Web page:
During President Biden’s first two years in office, the federal deficit shrank by $1.7 trillion dollars. It's a point he has bragged about repeatedly in recent months, and attributed to his policies effectively steering the country beyond the COVID-19 shutdowns and stabilizing the economy.
But the deficit is projected to roughly double this year, growing by a trillion dollars, before beginning a few years of steady decline. Biden for now is continuing to focus on the earlier drop.
There he was on Labor Day, working in a boast about the deficit as he spoke at the Sheet Metal Workers’ Local 19 in Philadelphia about how his administration was creating “good-paying union jobs” and boosting manufacturing.
“And even with what we’ve done—unlike the last President—in my first two years, all this stuff—guess what? I cut the deficit $1.7 trillion,” Biden said. “Here’s the bottom line: My economic plan is working. It’s reducing the deficit."
The jump this year in how much the U.S. has to borrow to pay its bills is a result of the federal government taking in less taxes, as well as increased borrowing costs from higher interest rates on the US’s existing debt, and higher costs for the Social Security, Medicare and Medicaid programs, according to the Congressional Budget Office.
The bump in the deficit, even if short lived, adds to Biden’s challenge of convincing Americans the economy is better than they think. Democrats frequently point out that unemployment is at a record low, average hourly earnings are up, inflation has ticked downward and is lower than in other major economies, and the US has so far avoided falling into a recession.
But Americans are still feeling uneasy. A CNN poll conducted in July found that 51% of Americans felt the economy is still in a downturn and conditions are continuing to worsen. Of those surveyed, 75% rated the economic conditions in the country today as "poor.”
Marc Goldwein, a senior vice president and senior policy director at the non-profit Committee for a Responsible Federal Budget, says that even Biden’s efforts to take credit for those two years of deficit reductions are “misleading.” That’s because Biden entered office when the deficit was very high after Congress and the Trump administration approved massive spending bills during the pandemic to bolster the economy. Then the deficit dropped even further down in 2022 when the Treasury received an unexpected windfall in capital gains taxes and other factors.
And now economists have watched the deficit tick back up for nearly a year. “It’s a hugely out-of-date talking point in that deficits have been climbing for 11 months,” Goldwein says.
The rising deficit is likely to draw more attention as House Republicans return this week from a summer recess, as some are intent on shutting down the government to force Senate Democrats and Biden to accept spending cuts. A smaller group of Republicans, like Rep. Marjorie Taylor Greene of Georgia, are threatening to hold up funding the government to pressure House Republican leaders to open an impeachment inquiry into Biden, based on flimsy allegations that he was involved in his son Hunter Biden’s overseas business dealings.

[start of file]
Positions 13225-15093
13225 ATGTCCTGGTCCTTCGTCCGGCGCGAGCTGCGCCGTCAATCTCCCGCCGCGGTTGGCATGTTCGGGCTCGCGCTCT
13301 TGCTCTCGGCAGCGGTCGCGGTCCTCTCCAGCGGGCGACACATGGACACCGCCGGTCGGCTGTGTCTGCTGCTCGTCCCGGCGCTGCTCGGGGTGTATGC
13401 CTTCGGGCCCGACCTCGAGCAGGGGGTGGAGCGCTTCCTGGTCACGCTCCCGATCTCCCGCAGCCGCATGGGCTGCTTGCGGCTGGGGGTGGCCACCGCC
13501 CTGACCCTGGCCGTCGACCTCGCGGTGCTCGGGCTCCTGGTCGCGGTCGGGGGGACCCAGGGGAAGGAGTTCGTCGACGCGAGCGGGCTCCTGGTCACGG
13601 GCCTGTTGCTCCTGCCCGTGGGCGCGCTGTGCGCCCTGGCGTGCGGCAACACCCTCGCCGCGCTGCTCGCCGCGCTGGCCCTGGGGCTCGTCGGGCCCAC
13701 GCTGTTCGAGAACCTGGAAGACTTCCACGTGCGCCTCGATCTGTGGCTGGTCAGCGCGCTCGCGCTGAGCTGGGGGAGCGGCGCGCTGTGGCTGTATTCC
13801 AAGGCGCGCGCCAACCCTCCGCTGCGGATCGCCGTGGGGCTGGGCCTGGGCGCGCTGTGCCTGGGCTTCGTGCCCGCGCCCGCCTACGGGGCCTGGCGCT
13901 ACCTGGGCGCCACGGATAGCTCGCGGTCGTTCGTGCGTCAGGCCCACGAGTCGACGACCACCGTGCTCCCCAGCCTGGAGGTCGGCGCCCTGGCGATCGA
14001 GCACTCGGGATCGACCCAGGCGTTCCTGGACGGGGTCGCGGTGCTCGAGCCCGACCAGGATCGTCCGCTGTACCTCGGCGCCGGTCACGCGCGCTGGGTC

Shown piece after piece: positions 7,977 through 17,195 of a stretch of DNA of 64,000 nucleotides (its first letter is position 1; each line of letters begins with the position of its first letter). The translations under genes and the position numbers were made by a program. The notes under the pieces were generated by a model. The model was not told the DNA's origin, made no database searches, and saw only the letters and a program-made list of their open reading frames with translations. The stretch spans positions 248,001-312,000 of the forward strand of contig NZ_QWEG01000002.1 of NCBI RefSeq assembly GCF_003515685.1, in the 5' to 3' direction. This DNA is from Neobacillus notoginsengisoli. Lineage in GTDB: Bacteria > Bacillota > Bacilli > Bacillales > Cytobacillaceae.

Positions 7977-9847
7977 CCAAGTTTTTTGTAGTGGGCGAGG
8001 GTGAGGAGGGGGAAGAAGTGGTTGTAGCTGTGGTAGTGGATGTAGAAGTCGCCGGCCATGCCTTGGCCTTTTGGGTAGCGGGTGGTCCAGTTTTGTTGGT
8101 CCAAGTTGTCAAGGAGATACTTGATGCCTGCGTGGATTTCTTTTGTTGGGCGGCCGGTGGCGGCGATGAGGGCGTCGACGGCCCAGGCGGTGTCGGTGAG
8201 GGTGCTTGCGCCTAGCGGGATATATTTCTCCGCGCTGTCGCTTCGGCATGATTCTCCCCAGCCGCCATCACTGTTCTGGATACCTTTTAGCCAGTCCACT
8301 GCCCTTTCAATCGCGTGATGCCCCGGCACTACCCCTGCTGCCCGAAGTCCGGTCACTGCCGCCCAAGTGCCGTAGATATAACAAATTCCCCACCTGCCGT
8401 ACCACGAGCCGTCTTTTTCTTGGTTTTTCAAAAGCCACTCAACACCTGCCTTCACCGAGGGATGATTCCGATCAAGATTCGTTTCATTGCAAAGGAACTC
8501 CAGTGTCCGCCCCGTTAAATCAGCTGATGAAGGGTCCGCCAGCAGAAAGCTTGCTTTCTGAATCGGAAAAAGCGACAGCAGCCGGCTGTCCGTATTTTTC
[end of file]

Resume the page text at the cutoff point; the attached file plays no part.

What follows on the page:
White House officials point out that Biden’s proposed budget would reduce the deficit by an additional $2.5 billion by increasing the corporate tax rate and requiring that the wealthiest 0.01% of Americans pay at least a 25% tax rate. But that doesn’t have the votes in Congress, and Republicans haven’t come to the table to offer a plan of their own for cutting the deficit. Administration officials also note that the deficit is influenced by various factors. “Deficits from year to year can be volatile,” said White House Press Secretary Karine Jean-Pierre in response to a question from TIME. “The President has a real plan — as we’ve laid out multiple times — to reduce the deficit, and we don’t see Republicans having a real plan.”
Convincing voters that the economy has actually improved will be a central effort of Biden’s reelection campaign. Democrats know they have their work cut out for them, and arguments over whether the deficit is rising or falling under his leadership could muddle that effort. “I think it’s gonna be very important for us not to make the economic conversation over the next year about what the government’s done or what the White House has done, but what we’ve done together and how the American people got through COVID, built one of the strongest economies in American history,” says Simon Rosenberg, a veteran Democratic strategist.
Part of that will be a robust television and online advertising strategy to change people’s minds. Adds Rosenberg: “I’m confident that over time and with money behind ads, that we’re going to be able to make our case successfully to the American people.” This year’s spike in the deficit may have made that hill a little steeper to climb.
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